It’s called micro-sourcing.

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It’s what I am part of. Everyday, I log on to the Internet and work. I write. I research. I edit. I tweet. I design. I troubleshoot. I plan. I strategize. I am everyone’s little helper–the story of my life.

For 40 hours a week.

There are no boring routines. The work hours are flexible. There are no bosses–just clients.

I am my own boss.

It makes the world appear so small–and everyone so accessible. On a daily basis, you can burn the Skype lines talking to somebody in the US or Australia–even France or the Middle East. You receive email at the oddest hours–perfect when you’re suffering from insomnia.

It takes internal motivation. There’s more freedom than people know what to do with. It takes passion–love for what you’re doing. Because sometimes, you need to really dig deep to see a project through.

That there are external motivating factors don’t hurt either.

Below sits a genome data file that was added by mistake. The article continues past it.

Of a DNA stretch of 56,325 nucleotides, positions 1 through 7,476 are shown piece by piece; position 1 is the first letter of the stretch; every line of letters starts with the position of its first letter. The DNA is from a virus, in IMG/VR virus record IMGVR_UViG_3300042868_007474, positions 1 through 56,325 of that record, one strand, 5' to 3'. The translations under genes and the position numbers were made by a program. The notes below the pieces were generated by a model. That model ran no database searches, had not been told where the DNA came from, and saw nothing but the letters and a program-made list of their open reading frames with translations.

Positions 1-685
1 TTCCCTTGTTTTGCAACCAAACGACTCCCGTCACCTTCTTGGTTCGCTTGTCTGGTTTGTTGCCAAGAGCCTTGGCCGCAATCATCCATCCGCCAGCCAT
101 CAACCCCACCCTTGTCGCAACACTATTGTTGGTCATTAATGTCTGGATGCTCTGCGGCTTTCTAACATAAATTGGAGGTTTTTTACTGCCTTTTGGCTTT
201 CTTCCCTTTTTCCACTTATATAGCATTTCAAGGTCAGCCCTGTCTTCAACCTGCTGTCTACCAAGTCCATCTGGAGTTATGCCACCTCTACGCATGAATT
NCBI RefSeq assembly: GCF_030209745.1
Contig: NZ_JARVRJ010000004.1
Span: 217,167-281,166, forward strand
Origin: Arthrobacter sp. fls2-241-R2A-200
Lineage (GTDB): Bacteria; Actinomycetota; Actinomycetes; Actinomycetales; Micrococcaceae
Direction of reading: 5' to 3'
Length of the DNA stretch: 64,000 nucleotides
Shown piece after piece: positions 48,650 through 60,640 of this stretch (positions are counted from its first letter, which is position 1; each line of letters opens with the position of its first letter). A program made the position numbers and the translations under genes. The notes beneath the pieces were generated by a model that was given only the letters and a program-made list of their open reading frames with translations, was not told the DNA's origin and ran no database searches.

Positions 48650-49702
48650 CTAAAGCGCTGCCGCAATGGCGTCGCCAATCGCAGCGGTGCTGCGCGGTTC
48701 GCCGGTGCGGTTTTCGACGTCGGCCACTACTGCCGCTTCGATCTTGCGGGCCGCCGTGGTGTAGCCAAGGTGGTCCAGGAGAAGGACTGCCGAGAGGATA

It takes discipline–and knowing that your word means a lot. If you say you can do it, by all means–accomplish it. Don’t dilly dally. Understand that time is money. Understand that your reputation–that thing that determines how many projects you’ll get offered and how much money you’ll make–is everything.

When you’re working for yourself, you cannot afford to make preventable mistakes. Ask questions. Learn to say no. Be reasonable and firm. Exceed expectations. Communicate often and communicate well.

The last thing you want is to be the cause of the project’s delay. You cannot cause the delay–anybody else but you. Because your reputation–your future–is on the line.

You work hard. You suck it up and learn to do the dirty work.

But it will pay off. It really does.

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